Background: Food-induced changes in gastric emptying time, gastric pH and/or intestinal fluid composition may have an impact on the pharmacokinetics of drugs. The aim of this work was to use mathematical models describing physiology in fed and fasted states together with biorelevant solubility and degradation data to simulate food effects for six compounds from recent Roche projects.
Methods: The solubility of each compound was measured in different biorelevant media: simulated human gastric fluid for the fasted and fed state, simulated human intestinal fluid for the fasted, fed and high-fat state, and simulated human colonic fluid for the upper and the lower colon. A physiologically based absorption model was developed in GastroPlustrade mark for each compound using permeability, solubility, metabolism and distribution data. By incorporating the appropriate physiological parameters and solubility data into the model, the oral pharmacokinetics of each drug was simulated under fasted, fed and/or high-fat conditions. Predicted and observed plasma concentration-time profiles and food effects were compared for a range of doses to assess the accuracy of the simulations.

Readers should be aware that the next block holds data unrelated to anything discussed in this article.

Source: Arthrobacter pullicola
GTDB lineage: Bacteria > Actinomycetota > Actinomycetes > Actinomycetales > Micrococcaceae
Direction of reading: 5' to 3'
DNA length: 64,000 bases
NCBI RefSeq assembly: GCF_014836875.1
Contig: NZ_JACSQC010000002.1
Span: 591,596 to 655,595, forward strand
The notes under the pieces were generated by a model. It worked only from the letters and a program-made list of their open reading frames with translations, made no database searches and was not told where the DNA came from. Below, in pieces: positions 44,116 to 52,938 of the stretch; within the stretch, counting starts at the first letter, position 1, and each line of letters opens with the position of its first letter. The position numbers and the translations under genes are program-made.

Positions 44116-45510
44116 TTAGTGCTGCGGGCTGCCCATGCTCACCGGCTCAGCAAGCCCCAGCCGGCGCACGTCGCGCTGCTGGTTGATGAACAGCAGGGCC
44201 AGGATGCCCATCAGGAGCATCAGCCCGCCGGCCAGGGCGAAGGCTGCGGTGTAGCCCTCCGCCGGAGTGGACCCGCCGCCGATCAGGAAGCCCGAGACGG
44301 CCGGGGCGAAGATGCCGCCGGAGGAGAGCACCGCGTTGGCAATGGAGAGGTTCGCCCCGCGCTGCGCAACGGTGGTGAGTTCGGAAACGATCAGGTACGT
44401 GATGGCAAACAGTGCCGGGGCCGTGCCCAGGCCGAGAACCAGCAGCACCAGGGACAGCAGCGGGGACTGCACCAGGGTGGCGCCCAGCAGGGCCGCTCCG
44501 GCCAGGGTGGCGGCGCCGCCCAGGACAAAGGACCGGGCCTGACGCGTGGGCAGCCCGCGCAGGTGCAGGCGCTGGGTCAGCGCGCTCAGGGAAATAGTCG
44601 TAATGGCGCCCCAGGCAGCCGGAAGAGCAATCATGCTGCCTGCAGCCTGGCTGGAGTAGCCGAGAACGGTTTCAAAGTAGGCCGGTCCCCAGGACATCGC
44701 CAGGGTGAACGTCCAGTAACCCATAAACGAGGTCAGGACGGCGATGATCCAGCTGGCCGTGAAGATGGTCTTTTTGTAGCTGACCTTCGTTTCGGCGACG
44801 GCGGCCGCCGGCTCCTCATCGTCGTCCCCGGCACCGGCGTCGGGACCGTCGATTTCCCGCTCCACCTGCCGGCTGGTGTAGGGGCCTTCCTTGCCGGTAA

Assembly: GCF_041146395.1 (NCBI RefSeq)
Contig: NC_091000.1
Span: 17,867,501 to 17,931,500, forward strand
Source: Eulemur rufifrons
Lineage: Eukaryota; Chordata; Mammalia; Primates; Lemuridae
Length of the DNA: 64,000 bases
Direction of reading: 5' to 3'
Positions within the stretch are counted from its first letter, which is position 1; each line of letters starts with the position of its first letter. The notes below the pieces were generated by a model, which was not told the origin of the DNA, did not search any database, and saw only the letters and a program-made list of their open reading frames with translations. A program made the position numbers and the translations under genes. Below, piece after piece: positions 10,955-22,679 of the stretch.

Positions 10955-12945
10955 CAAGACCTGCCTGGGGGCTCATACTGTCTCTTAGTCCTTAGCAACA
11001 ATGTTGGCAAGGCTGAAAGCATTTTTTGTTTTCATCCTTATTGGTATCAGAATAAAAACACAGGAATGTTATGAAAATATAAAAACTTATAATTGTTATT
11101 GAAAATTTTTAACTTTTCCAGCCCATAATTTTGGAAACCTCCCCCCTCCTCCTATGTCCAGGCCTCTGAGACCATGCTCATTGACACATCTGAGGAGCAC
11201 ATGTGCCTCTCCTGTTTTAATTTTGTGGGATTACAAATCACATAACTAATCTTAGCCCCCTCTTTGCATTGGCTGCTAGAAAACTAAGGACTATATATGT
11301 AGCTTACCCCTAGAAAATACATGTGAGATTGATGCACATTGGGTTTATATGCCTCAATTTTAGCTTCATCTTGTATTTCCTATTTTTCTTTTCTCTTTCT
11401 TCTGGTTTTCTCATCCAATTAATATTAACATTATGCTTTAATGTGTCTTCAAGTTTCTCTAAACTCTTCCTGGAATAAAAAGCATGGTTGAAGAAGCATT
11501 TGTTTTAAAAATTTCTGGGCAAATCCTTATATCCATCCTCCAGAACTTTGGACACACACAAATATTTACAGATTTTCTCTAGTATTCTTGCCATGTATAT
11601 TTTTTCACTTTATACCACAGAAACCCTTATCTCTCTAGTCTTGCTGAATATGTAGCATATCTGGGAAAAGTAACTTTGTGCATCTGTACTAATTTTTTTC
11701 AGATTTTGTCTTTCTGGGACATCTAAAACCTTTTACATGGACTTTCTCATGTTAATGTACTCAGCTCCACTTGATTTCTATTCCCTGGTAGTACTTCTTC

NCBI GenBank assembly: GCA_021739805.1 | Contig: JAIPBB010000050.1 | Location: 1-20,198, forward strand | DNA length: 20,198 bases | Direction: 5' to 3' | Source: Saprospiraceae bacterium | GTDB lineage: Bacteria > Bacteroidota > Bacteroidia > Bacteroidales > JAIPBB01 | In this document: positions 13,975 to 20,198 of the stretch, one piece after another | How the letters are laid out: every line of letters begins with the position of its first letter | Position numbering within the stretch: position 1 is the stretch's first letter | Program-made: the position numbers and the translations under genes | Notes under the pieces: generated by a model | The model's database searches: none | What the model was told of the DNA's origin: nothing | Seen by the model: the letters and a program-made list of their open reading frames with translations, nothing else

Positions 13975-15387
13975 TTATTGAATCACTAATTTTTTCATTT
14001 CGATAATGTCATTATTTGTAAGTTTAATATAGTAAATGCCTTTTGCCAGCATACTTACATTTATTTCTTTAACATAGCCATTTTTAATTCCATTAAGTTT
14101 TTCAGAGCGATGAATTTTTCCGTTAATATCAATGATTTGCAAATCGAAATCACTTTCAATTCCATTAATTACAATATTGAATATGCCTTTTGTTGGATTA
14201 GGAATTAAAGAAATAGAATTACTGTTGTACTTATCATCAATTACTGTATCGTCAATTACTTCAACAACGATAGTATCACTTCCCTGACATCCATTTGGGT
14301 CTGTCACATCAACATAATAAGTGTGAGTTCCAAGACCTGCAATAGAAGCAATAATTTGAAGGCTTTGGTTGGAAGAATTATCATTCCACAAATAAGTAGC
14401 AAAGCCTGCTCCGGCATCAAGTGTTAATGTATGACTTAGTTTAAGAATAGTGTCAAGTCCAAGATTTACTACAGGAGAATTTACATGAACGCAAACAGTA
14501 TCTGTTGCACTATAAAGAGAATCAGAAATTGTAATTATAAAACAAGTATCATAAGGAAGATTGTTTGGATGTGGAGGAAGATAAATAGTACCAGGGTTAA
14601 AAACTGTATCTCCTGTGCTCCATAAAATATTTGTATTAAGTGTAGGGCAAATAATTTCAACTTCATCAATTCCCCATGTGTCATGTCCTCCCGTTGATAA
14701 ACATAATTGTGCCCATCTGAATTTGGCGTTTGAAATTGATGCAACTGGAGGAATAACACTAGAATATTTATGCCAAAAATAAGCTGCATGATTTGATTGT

Results: The models were able to distinguish between minor and significant food effects. The simulation captured well the magnitude of the food effects and for the six compounds correctly predicted the observed plasma exposure in fasted, fed and high-fat conditions.
Conclusion: Biorelevant solubility tests can be used together with physiologically based absorption models to predict clinical food effects caused by solubility and/or dissolution rate limitations.